I don't think anyone will be as influential in the computer world. It was a much smaller community back then and it was easier to stand out. That's not to say there won't be people who do things that are as meaningful but they will now be one of dozens of projects.

    If a person is going to be that sort of stand out today, he will have to be in another field - perhaps nanotechnology or bio-engineering - where the foundations are still being laid.

  • Re:oh yeah... (Score:1, Interesting)

    by Anonymous Coward on Thursday August 25, 2011 @12:48PM (#37208136)

    Meaning, of course, that you were waiting for someone else to conquer your computer for you because you lacked the talent to do so yourself.

    The modus operandi of Open Source. Some guy works dilligently on his own to write some software, then once he releases it its all 'look how great we are!' 'we don't need stupid proprietary software!'.

  • Re:GNU/Linux (Score:4, Interesting)

    by jmorris42 (1458) * <jmorris@[ ]u.org ['bea' in gap]> on Thursday August 25, 2011 @01:18PM (#37208674)

    No, that is RMS being bitter.

    Had he been willing to see the opportunity he would have adopted the Linux kernel (Linus wasn't willing to make Linux an official GNU project with copyright assignment) as an interium solution and completed GNU. Had the FSF got its act together and put out a complete bootable distribution of Linux + GNU + X with their official seal of approval it would almost certainly become (had it not sucked, been updated, etc) the primary distribution and we wouldn't have had most of the others because they wouldn't have had a reason to exist. And if they ever finished HURD they could have, like Debian is doing now, began offering a distro with that as the kernel and the users would have decided which they liked.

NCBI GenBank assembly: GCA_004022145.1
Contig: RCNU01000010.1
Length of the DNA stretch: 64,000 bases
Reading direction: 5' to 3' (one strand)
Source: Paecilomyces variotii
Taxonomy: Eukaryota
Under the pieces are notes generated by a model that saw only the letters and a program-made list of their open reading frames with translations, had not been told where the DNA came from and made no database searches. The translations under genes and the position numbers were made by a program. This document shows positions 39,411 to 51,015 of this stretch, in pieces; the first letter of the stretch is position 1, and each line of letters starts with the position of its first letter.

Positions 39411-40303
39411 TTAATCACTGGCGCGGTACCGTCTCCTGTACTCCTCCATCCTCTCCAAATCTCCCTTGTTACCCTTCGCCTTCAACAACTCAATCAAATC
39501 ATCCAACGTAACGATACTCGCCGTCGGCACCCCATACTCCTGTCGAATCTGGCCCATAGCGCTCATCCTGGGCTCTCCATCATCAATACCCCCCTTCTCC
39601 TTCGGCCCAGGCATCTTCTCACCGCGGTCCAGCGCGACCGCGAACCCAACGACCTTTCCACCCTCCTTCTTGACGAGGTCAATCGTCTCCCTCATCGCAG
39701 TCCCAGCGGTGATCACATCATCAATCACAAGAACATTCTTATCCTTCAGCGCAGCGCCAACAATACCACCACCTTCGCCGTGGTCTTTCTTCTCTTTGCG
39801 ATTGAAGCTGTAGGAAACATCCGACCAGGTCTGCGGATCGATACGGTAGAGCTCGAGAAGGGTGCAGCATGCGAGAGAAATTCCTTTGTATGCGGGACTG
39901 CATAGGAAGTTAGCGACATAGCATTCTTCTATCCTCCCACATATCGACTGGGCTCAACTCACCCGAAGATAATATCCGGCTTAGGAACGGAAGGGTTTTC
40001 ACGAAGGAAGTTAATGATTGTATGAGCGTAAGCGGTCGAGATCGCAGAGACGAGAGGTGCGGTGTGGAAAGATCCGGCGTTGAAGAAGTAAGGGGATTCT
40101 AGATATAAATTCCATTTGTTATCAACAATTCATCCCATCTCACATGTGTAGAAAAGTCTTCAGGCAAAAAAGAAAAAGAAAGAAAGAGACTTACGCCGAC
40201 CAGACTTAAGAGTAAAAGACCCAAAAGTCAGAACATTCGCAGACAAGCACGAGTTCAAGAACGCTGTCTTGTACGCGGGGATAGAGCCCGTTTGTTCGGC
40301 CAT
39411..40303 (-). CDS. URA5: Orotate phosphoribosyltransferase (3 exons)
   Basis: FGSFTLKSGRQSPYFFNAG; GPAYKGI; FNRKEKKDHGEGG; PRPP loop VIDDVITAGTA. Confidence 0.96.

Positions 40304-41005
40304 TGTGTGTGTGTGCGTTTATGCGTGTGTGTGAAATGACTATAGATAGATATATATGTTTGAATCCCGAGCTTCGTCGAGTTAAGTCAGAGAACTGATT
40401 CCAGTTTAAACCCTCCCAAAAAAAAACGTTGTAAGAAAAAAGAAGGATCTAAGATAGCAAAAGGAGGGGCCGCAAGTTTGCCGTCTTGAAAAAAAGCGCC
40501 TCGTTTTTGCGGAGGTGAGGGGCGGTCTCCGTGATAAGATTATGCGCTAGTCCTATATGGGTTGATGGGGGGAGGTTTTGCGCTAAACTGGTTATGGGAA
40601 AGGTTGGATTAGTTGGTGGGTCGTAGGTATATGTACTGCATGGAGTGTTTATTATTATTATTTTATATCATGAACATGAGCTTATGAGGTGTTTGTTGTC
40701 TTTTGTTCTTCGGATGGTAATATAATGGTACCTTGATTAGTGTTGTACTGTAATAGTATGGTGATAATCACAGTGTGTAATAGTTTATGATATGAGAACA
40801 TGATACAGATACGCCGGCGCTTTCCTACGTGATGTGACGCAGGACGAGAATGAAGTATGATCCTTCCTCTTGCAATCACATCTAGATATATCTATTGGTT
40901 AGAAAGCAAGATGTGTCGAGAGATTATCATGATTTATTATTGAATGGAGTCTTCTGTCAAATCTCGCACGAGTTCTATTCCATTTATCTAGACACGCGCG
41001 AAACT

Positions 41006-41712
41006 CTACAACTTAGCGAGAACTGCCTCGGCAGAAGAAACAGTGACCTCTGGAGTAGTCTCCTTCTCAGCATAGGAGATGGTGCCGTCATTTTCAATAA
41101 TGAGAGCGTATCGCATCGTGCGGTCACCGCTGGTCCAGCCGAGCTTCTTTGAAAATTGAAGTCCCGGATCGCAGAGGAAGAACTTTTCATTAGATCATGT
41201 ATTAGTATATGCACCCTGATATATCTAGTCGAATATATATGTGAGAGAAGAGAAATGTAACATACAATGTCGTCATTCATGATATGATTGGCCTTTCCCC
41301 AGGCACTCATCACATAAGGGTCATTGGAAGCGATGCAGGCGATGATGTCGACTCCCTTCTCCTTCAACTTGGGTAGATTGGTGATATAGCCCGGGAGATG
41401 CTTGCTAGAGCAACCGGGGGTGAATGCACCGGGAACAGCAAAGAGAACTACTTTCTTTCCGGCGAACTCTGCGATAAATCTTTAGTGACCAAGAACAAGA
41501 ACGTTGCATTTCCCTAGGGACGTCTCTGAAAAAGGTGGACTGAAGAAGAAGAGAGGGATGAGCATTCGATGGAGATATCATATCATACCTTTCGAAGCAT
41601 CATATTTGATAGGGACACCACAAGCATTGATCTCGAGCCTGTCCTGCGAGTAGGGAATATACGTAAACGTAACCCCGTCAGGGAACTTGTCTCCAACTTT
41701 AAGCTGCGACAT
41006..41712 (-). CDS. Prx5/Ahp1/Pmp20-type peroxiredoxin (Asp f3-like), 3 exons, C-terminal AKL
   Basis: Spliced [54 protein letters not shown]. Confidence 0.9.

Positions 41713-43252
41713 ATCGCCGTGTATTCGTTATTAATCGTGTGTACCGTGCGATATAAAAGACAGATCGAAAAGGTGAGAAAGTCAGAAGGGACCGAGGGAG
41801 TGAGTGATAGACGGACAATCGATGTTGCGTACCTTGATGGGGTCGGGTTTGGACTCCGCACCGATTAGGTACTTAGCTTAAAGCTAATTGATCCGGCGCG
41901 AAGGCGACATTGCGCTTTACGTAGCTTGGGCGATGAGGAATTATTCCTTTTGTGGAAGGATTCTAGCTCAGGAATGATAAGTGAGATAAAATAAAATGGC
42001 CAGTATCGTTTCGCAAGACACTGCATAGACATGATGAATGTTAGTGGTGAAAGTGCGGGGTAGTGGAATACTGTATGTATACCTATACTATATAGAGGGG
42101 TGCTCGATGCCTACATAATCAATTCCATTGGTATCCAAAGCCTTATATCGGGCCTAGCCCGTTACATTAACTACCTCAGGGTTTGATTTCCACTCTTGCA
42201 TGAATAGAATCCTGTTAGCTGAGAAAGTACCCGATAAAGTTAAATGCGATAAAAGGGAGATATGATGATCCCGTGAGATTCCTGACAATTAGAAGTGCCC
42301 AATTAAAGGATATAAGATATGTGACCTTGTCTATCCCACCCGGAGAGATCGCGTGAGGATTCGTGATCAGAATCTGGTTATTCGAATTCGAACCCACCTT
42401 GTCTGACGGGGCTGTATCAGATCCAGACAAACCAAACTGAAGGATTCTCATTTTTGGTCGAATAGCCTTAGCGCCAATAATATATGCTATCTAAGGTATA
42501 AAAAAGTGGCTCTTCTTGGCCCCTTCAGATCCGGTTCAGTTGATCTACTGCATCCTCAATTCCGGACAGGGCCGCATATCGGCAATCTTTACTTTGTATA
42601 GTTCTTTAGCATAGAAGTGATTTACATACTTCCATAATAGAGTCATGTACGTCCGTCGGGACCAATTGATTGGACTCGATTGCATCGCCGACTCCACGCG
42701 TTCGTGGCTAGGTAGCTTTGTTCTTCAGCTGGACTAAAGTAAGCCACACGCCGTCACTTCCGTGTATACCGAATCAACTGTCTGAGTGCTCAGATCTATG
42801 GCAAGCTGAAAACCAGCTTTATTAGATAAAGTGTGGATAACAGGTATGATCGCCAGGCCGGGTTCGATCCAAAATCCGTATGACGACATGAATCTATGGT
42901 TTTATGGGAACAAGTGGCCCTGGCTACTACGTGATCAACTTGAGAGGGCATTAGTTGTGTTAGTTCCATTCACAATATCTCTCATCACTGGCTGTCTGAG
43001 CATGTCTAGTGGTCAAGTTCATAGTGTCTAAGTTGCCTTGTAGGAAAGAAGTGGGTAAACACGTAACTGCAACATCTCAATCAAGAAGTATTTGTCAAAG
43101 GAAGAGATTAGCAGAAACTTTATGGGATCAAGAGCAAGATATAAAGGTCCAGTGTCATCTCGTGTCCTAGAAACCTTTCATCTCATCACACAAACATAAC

A GNU with only FSF copyrighted code was and is never going to happen (no attempt is even being made at things like X for example) so what was the objection to putting Linux in to get to a complete bootable GNU system? Once Linus adopted GPL2 as the license all the parts were in place to produce GNU 1.0 but they waited for HURD. Their fault.

"Irrationality is the square root of all evil" -- Douglas Hofstadter

Working...